- Sarcastic Confession: When Pam asks Wulfgar what he does, he flat-out tells her he's an international terrorist and a ladykiller. Given he's chuckling while doing so she assumes he's joking... except he's not.
- The Sociopath: Wulfgar, Wulfgar, WULFGAR. Where do we even begin? When he takes over the Staten Island tram on the climax, he refuses to even let kids go (a regular sign of good will by hostage takers), instead pointing out the gun he's carrying and telling DaSilva that if his demands are not obeyed, he will kill the kids and go "blame DaSilva for this!". His Establishing Character Moment is blowing up a restaurant by means of a bomb concealed in a baby carriage.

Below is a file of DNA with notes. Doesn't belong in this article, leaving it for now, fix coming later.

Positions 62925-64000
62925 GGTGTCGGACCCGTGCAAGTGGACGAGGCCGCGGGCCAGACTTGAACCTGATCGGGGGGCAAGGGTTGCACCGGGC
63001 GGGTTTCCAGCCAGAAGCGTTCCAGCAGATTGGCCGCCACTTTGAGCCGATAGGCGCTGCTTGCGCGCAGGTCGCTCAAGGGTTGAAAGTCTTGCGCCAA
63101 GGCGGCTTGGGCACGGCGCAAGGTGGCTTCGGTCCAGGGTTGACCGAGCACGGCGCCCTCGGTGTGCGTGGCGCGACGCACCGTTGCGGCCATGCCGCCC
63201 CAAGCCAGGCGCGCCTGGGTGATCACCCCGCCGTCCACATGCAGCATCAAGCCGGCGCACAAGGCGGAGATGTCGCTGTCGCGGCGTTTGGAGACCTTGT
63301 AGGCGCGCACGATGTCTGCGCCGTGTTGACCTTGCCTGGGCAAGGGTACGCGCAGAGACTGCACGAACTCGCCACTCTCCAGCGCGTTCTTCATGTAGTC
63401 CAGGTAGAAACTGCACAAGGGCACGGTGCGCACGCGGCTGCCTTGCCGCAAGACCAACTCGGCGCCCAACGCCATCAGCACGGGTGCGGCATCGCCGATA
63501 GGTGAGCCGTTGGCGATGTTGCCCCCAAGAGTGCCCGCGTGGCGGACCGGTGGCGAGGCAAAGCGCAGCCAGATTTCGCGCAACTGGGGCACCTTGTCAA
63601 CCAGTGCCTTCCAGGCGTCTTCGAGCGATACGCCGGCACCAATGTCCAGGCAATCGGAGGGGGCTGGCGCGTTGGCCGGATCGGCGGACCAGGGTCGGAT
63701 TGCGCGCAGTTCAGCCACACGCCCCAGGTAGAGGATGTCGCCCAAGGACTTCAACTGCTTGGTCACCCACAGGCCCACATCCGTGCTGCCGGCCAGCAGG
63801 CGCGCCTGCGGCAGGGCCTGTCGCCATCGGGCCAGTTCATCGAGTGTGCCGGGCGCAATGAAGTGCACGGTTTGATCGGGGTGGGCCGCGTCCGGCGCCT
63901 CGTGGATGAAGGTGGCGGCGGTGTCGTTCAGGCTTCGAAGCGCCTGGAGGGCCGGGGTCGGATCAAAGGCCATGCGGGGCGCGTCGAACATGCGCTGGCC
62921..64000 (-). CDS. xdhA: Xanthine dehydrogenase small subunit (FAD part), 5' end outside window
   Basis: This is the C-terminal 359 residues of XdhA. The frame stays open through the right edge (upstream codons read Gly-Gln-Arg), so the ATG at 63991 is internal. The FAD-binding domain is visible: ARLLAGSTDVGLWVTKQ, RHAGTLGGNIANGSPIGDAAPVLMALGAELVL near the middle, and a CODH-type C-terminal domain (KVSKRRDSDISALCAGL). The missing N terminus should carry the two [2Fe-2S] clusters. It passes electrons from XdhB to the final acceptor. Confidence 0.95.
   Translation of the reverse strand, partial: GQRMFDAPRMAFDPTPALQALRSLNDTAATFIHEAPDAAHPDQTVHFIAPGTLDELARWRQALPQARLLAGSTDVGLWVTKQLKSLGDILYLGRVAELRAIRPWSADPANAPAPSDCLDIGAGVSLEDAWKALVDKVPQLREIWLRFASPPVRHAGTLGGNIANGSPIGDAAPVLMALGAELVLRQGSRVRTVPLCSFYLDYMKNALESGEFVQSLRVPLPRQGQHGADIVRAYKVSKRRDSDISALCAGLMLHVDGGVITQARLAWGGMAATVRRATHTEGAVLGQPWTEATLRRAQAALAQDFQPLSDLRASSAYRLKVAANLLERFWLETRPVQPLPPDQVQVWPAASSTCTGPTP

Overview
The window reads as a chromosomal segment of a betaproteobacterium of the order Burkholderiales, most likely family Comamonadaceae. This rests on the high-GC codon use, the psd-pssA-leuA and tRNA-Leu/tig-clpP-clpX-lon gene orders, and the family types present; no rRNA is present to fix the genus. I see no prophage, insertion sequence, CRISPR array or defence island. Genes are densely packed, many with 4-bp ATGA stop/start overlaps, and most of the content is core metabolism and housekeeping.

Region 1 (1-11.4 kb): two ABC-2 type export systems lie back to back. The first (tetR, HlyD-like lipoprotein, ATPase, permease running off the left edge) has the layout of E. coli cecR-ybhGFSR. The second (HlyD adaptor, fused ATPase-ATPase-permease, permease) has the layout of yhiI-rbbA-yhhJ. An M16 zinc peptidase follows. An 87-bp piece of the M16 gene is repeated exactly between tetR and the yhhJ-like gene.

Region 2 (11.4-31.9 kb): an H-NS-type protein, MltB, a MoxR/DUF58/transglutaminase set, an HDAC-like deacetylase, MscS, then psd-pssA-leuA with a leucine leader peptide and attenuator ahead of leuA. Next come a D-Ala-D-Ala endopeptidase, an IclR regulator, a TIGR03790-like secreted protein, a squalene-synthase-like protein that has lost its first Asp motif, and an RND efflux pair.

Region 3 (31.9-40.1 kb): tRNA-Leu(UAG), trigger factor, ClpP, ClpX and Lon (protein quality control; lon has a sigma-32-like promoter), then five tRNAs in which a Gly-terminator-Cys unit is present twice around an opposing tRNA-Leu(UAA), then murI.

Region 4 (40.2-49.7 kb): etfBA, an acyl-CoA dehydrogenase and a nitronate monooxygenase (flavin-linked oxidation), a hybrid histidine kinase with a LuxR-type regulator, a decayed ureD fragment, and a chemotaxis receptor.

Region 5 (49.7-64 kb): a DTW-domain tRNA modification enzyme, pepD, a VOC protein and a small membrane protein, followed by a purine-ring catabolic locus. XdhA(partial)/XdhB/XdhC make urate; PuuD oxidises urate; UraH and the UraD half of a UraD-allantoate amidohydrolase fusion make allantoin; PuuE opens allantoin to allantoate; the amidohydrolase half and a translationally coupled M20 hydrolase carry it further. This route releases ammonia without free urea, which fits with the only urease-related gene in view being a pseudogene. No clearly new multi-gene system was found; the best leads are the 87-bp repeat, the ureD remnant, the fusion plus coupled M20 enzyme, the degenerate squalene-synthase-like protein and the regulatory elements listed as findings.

- Subways Suck: Aside from the fact that we are talking about the New York City subway in The '80s, they get a hell of a lot worse when there's a maniac terrorist taking hostages in them.
- Terrorists Without a Cause: Wulgar in a nutshell—he's a "for-hire" mercenary, so ruthless that other groups start to stay away from him. So the best way to solve this? Go to New York and terrorize it to its knees in order to attract employers.
- Unflinching Walk: Wulfgar's Establishing Character Moment is walk into a cosmetics shop, place a bomb inside while falsely flirting with a saleswoman, and cross the street without slowing down or flinching (or reacting with more than a preventive ear covering) as the bomb goes off behind him to make a call on a public phone on the other side, giving a political statement to a news service.
- The World's Expert on Getting Killed: Hartman, he who trains the strike force and constantly warns about Wufgar's immense preparedness, even warning that if facing off against him or his allies, the best way to survive is to draw a gun and kill them immediately. He gets blind-sided by Shaka when he's getting ready to get lunch and shot in the head before he can even blink.